In the past, most phone updates would mainly consist of critical and maintenance updates. Carriers almost never want to incur the cost of a feature update because it is of little benefit to them, adds little to the device, and involves a lot of testing on the carrier end. Android has changed the playing field, however – since the Android Open Source Project is constantly being updated, and that information being made widely available to the public, there is pressure for the phone to be constantly updated with the latest version of Android. With most manufacturers, such as HTC, Motorola, etc. This is fine and considered a maintenance upgrade. Samsung, however, considers it a feature update, and requires carriers to pay a per device update fee for each incremental Android update.

 

Now, here’s where the politics come in: most U.S. carriers aren’t very happy with Samsung’s decision to charge for Android updates as feature updates, especially since they are essentially charging for the Android Open Source Project’s efforts, and the effort on Samsung’s end is rather minimal. As a result of perhaps, corporate collusion, all U.S. carriers have decided to refuse to pay for the Android 2.2 update, in hopes that the devaluation of the Galaxy S line will cause Samsung to drop their fees and give the update to the carriers. The situation has panned out differently in other parts of the world, but this is the situation in the United States.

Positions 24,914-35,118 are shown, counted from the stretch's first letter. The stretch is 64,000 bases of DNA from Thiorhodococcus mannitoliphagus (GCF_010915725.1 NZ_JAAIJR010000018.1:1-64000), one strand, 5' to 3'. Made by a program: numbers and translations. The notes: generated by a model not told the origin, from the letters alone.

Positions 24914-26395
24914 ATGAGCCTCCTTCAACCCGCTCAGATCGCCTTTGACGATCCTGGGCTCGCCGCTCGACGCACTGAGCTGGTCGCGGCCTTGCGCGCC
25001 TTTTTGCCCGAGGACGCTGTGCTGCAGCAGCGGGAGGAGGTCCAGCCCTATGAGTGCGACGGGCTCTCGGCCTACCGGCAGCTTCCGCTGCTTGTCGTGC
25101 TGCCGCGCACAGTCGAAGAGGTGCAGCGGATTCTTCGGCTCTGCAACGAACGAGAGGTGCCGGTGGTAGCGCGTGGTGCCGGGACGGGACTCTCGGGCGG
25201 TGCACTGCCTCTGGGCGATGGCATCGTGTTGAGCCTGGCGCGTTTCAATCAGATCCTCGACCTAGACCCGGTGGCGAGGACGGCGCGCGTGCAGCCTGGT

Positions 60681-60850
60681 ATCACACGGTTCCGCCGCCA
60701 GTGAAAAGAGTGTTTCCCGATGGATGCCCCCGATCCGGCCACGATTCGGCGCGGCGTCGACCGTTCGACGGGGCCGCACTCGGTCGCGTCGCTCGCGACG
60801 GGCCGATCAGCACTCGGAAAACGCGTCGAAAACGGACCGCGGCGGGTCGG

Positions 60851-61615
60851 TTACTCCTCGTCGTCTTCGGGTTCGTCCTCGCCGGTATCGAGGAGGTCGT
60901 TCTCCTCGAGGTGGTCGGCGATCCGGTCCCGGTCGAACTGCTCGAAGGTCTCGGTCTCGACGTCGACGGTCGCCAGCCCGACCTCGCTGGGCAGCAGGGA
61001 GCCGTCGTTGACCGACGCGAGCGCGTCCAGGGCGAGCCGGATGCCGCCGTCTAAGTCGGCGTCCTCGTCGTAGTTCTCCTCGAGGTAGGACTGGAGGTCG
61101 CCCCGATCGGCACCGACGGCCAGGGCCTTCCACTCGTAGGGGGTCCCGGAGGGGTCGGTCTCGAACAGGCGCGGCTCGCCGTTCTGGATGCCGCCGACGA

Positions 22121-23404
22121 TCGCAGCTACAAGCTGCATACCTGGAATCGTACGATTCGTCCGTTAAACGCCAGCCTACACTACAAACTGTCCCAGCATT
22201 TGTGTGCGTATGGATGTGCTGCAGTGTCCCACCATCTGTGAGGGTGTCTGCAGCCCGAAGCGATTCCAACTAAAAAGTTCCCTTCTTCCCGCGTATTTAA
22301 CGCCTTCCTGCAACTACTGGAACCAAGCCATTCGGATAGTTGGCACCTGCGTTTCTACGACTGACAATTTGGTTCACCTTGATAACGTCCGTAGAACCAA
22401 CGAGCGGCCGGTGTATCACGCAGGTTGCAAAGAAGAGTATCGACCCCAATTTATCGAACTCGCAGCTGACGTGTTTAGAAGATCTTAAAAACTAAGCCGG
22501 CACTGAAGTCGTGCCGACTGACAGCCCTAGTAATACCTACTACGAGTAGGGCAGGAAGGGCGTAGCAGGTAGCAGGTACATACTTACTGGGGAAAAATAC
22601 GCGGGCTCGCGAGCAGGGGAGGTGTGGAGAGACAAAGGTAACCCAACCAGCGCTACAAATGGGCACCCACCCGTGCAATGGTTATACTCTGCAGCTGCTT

Some of you might have noticed Verion’s Fascinate updated, but without 2.2 : This is a result of a maintenance agreement Samsung must honor combined with Verizon’s unwillingness to pay the update fees.

 

In short, Android 2.2 is on hold for Galaxy S phones until the U.S. carriers and Samsung reach a consensus.

Some might wonder why I didn’t deliver this over a more legitimate news channel – the short answer: I don’t want to lose my job. I do, however, appreciate transparency, which is why I’m here.[/quote]